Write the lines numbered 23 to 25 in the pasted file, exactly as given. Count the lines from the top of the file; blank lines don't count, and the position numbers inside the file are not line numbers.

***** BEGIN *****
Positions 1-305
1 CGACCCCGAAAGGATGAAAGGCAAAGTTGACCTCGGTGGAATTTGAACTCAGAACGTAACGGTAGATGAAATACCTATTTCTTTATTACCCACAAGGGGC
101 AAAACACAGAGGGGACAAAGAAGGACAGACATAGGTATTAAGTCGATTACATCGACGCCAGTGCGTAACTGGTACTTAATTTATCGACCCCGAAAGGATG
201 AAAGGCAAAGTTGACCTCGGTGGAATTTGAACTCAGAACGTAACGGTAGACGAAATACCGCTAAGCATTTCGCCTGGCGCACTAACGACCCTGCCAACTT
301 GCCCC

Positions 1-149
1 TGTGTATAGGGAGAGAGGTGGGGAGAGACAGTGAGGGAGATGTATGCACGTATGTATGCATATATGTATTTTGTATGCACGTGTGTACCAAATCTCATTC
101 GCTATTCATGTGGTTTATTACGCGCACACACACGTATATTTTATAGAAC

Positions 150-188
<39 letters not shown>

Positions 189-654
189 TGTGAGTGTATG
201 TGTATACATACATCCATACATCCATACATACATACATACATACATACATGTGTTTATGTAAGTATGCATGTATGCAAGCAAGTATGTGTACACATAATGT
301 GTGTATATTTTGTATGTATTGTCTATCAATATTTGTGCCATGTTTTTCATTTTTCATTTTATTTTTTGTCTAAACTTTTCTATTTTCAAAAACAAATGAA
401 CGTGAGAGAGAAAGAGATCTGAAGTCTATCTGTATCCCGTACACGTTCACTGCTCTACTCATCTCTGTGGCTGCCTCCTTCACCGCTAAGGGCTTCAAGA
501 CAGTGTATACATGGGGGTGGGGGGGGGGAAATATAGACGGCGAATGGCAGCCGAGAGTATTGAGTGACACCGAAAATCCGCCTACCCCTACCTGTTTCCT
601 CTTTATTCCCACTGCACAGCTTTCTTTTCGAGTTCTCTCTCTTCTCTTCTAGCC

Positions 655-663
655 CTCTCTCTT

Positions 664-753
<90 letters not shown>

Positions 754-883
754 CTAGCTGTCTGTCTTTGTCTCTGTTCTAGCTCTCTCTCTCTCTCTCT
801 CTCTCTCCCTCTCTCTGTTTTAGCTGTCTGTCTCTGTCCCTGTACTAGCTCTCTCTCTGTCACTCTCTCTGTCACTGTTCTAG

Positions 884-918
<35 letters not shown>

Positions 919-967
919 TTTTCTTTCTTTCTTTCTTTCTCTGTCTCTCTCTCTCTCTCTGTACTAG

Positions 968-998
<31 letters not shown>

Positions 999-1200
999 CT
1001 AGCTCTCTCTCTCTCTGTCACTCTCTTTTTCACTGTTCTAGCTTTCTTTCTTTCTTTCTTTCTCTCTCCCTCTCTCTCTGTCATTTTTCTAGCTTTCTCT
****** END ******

754 CTAGCTGTCTGTCTTTGTCTCTGTTCTAGCTCTCTCTCTCTCTCTCT
801 CTCTCTCCCTCTCTCTGTTTTAGCTGTCTGTCTCTGTCCCTGTACTAGCTCTCTCTCTGTCACTCTCTCTGTCACTGTTCTAG

Positions 884-918